- MyoglobinPDLRKY FKG-A ENFTA DDVQ KSDRPDTKAY

FPKFG DLSTA AALK SSPK - Homology common ancestry

Real alignment

- Pic 3

Real alignment

Scoring pairs of amino acids

- For amino acid pairs assign a score based on

frequency of substitutionATRGUVXQATRCVVXTATRGV

VEQAT-----VVEQ

A substitution matrix

- Pic 4

A substitution matrix

Substitution matrices

- Pam and Blosum are standard substitution matrices
- Also include scores for
- Gap opening
- Gap extension

Scoring amino acid strings

- Sum the individual pair scores
- Database is huge
- Spurious match to random sequence is likely
- Try your name
- E-value is probability of getting a given score

from a random sequence

Alignment algorithms

- Dot matrix
- Dynamic programming
- FASTA
- BLAST

Dot Matrix and DP

Dot Matrix

- Locating regions of similarity between two DNA or

protein sequences which provide a great deal of

information about the function and structure of

the query sequence. - Similar structure indicates homology, or similar

evolution, which provides critical information

about the functions of these sequences.

Dot Matrix Contd..

- A dot matrix plot is a method of aligning two

sequences to provide a picture of the homology

between them. - The dot matrix plot is created by designating one

sequence to be the subject and placing it on the

horizontal axis and designating the second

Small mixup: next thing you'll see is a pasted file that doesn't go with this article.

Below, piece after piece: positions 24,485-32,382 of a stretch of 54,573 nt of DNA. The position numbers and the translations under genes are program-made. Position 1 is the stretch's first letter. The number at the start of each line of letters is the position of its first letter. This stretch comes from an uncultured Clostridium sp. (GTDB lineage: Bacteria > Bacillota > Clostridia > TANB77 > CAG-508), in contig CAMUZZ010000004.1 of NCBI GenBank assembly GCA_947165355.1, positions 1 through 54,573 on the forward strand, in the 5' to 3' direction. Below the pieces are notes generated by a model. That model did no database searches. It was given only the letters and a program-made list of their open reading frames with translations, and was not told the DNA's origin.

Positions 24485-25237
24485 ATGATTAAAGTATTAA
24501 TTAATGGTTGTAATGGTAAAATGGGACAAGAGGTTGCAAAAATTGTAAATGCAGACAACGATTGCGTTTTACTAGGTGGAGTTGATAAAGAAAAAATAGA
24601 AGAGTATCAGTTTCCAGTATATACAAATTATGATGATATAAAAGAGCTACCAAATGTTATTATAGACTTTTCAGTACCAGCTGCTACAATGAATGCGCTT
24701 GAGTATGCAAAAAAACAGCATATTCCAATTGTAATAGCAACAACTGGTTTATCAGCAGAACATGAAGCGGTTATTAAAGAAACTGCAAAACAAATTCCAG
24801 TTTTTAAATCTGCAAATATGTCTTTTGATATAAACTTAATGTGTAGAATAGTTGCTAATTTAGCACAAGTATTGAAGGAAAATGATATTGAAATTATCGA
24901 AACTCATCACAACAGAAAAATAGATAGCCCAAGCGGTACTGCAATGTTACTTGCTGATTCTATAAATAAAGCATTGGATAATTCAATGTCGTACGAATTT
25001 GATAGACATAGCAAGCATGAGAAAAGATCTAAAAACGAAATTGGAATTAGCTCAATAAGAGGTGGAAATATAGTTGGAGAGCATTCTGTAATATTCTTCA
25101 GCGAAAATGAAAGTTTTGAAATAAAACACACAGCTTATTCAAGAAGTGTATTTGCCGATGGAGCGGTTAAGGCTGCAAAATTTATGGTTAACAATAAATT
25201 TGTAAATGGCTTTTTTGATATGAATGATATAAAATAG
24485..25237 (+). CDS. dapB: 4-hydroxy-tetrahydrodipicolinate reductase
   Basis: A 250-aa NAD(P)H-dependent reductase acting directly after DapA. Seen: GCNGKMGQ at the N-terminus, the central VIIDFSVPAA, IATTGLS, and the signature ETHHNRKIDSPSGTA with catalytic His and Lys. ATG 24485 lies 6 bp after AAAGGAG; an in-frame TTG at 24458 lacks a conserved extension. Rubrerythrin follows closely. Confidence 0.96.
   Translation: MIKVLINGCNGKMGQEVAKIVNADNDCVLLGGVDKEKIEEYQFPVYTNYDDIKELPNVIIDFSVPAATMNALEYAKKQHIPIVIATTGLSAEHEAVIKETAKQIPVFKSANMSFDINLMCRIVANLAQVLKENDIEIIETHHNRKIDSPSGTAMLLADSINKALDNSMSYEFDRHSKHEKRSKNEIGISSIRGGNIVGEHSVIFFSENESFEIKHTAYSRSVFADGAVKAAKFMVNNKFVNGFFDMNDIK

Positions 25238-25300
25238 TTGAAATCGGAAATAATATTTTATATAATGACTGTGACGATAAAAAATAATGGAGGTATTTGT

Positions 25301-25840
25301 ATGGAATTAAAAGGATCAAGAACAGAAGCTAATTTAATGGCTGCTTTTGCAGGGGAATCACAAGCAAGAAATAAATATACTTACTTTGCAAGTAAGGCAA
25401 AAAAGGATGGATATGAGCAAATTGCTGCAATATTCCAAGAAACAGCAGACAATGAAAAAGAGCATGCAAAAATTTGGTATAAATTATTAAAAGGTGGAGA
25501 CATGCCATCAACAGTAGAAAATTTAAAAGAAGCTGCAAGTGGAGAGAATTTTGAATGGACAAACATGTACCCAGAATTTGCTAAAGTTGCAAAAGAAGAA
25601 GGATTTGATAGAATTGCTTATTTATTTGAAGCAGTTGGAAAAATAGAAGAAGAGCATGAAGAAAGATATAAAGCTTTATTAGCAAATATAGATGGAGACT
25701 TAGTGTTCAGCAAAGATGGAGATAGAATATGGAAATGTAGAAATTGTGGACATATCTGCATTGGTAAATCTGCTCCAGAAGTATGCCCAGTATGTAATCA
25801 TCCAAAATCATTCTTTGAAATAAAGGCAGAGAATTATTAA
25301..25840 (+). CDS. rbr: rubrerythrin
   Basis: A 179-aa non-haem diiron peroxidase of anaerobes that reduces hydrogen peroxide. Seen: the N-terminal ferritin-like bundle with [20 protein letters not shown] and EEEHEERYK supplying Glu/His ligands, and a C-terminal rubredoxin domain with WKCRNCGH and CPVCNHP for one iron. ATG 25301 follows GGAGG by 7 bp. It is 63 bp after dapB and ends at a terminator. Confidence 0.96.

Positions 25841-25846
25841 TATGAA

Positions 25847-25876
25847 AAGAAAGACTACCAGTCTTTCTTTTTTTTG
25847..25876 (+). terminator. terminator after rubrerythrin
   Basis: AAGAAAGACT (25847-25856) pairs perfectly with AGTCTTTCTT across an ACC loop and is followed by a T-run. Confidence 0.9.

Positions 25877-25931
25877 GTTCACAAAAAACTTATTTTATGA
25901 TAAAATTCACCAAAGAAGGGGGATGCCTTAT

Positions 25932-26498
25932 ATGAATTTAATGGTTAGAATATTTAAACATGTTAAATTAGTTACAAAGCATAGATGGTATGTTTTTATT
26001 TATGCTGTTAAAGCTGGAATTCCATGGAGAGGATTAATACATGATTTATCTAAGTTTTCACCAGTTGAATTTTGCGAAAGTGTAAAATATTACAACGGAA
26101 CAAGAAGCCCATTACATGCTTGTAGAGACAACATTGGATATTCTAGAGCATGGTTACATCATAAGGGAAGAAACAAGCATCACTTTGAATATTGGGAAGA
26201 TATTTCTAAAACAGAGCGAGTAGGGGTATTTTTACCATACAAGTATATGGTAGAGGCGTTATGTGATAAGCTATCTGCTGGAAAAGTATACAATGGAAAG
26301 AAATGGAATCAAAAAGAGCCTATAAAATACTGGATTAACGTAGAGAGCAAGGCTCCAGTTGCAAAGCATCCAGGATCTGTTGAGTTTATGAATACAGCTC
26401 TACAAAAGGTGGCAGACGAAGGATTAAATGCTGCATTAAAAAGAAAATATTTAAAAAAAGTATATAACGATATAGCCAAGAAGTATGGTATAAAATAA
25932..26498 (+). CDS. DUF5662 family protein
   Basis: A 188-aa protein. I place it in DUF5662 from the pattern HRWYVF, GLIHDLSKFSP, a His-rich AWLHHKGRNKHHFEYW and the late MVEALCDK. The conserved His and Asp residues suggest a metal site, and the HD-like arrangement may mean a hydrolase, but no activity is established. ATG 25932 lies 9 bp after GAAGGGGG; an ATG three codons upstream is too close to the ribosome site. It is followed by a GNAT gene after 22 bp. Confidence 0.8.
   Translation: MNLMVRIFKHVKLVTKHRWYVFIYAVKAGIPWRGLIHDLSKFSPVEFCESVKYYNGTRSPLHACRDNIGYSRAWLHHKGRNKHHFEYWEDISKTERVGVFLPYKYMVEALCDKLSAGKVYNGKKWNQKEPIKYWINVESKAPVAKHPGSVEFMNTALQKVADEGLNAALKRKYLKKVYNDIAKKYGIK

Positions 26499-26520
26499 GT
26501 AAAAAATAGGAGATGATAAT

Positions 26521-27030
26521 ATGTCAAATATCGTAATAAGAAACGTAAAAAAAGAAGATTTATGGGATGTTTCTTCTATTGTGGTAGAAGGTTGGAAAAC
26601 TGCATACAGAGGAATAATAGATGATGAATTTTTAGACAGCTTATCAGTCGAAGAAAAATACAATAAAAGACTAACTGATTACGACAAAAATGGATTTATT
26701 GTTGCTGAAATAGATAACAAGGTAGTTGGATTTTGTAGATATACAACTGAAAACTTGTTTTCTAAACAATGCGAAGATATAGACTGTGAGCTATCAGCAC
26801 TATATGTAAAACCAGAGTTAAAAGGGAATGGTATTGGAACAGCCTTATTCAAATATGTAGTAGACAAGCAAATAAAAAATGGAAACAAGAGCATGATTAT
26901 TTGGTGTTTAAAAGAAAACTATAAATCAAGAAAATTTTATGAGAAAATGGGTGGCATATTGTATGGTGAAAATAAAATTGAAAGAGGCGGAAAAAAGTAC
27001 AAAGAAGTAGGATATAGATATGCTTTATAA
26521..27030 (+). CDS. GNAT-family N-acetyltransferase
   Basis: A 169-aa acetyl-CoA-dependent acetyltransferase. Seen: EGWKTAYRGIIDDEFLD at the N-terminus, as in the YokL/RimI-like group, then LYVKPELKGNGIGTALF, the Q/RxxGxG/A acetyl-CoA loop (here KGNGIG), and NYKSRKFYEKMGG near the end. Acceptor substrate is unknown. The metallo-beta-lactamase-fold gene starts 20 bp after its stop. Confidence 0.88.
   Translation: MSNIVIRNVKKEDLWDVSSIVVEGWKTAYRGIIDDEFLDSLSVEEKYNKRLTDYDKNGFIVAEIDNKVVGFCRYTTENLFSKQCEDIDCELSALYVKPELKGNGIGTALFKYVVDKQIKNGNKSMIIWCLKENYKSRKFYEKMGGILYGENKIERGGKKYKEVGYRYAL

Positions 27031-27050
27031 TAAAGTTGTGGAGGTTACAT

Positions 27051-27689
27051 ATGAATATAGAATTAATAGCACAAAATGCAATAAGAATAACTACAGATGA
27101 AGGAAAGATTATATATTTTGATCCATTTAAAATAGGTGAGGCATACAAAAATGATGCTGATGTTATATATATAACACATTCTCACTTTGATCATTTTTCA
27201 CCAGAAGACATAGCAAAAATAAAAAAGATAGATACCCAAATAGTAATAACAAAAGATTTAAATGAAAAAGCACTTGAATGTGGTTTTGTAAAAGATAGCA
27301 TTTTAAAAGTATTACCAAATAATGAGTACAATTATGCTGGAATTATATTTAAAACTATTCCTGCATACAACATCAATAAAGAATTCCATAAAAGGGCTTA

sequence to be the query and placing it on the

vertical axis of the matrix.

Dot Matrix Contd..

- At each position within the matrix, a point is

plotted if the horizontal and vertical elements

are identical. - Diagonal lines within the resulting matrix

indicate regions of similarity. A simple dot

matrix plot is shown in Figure A.

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Dot Matrix with noise reduction

- A certain percentage of the matches between

sequence elements can be expected to be the

result of the random nature of their evolution.

These random matches are considered noise" and

are filtered out to enhance the diagonal lines.

Dot Matrix

- Noise Reduction
- a) Noise reduction in dot matrix can be done

by centering a substring of elements of the

query sequence over each element in the

subject sequence and determining the number of

corresponding elements within this window.

Dot Matrix

- b) If the number of corresponding elements